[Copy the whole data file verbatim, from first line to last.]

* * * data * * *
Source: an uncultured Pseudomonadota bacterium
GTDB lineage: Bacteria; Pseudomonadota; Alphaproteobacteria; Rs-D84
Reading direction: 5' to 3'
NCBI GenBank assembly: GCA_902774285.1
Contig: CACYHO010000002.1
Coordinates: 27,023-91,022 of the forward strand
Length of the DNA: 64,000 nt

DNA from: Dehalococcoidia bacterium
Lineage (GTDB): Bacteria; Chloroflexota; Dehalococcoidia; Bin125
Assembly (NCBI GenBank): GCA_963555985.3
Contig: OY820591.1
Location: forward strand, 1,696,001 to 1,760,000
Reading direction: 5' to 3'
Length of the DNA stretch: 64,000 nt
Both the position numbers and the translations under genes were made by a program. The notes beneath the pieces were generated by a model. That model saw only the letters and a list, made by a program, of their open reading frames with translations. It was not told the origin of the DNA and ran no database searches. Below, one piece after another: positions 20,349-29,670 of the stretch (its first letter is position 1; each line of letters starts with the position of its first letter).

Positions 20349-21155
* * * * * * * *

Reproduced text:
Source: an uncultured Pseudomonadota bacterium
GTDB lineage: Bacteria; Pseudomonadota; Alphaproteobacteria; Rs-D84
Reading direction: 5' to 3'
NCBI GenBank assembly: GCA_902774285.1
Contig: CACYHO010000002.1
Coordinates: 27,023-91,022 of the forward strand
Length of the DNA: 64,000 nt

DNA from: Dehalococcoidia bacterium
Lineage (GTDB): Bacteria; Chloroflexota; Dehalococcoidia; Bin125
Assembly (NCBI GenBank): GCA_963555985.3
Contig: OY820591.1
Location: forward strand, 1,696,001 to 1,760,000
Reading direction: 5' to 3'
Length of the DNA stretch: 64,000 nt
Both the position numbers and the translations under genes were made by a program. The notes beneath the pieces were generated by a model. That model saw only the letters and a list, made by a program, of their open reading frames with translations. It was not told the origin of the DNA and ran no database searches. Below, one piece after another: positions 20,349-29,670 of the stretch (its first letter is position 1; each line of letters starts with the position of its first letter).

Positions 20349-21155